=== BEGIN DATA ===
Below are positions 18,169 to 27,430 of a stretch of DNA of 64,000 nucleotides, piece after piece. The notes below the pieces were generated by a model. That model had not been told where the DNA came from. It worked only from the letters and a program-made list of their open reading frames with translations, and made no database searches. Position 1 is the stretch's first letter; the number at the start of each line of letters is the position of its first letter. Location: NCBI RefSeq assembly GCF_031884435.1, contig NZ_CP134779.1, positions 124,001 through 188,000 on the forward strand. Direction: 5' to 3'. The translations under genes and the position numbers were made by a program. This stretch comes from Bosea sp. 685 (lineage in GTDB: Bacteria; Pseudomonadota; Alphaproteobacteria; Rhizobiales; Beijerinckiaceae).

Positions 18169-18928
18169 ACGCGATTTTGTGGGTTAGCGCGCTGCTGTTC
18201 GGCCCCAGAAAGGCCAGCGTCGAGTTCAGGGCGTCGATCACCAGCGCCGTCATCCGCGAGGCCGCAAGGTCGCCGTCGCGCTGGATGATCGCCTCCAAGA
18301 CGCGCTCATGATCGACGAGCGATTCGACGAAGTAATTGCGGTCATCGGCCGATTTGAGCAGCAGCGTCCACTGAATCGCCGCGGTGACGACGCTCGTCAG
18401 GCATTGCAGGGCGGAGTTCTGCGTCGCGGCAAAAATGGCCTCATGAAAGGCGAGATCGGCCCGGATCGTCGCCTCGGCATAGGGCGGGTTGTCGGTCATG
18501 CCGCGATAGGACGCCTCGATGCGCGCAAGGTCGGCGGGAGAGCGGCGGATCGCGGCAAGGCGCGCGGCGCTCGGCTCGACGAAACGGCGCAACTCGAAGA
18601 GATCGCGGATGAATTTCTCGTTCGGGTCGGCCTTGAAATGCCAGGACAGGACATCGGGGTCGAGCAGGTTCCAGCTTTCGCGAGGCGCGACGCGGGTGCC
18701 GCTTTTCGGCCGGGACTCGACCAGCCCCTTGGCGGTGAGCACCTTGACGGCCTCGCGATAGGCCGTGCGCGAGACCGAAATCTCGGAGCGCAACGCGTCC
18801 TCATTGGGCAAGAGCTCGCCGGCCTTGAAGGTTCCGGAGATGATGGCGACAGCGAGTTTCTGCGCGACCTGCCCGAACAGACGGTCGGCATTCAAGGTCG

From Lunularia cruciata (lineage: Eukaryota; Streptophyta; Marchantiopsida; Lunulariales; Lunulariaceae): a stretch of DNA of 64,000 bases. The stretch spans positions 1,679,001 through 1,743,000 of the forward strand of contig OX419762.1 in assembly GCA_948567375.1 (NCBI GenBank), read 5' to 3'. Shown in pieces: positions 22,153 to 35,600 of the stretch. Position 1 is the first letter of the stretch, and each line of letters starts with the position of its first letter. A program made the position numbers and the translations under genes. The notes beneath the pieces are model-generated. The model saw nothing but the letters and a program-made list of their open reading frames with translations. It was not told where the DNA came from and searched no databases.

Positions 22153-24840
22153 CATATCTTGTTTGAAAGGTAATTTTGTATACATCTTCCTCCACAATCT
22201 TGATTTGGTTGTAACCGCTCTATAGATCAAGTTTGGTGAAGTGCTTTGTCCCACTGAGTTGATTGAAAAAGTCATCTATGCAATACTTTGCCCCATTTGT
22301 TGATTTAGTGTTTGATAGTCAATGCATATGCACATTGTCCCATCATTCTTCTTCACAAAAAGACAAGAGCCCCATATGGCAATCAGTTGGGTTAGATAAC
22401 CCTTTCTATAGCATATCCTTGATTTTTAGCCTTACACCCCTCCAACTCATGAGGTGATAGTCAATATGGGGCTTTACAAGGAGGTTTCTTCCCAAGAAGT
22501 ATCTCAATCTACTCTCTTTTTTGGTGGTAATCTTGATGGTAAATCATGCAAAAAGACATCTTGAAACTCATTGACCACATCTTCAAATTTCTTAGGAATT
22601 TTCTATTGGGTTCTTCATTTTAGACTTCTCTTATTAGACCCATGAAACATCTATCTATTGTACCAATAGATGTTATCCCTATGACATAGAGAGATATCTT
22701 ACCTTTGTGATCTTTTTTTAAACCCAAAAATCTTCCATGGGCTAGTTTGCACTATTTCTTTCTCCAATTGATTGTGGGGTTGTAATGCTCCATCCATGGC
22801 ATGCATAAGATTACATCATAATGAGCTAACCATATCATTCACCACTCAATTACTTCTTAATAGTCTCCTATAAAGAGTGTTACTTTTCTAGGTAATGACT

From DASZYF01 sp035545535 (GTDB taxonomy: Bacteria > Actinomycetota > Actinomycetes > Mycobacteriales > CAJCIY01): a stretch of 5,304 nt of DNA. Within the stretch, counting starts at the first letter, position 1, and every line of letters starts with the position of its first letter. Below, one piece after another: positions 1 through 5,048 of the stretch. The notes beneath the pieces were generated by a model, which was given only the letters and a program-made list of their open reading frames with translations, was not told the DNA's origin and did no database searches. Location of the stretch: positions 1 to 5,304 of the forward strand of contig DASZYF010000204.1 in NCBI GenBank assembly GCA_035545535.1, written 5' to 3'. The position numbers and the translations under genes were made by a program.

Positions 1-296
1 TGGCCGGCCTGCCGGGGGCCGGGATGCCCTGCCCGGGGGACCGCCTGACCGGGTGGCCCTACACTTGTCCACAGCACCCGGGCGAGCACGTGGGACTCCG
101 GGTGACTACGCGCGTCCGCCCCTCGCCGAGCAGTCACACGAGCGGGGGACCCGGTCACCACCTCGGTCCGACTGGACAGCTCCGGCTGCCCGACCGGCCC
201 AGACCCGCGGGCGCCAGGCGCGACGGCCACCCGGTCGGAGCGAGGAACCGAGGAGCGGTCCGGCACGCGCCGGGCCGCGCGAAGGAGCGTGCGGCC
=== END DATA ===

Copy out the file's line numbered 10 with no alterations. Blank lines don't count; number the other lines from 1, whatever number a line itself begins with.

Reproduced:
18801 TCATTGGGCAAGAGCTCGCCGGCCTTGAAGGTTCCGGAGATGATGGCGACAGCGAGTTTCTGCGCGACCTGCCCGAACAGACGGTCGGCATTCAAGGTCG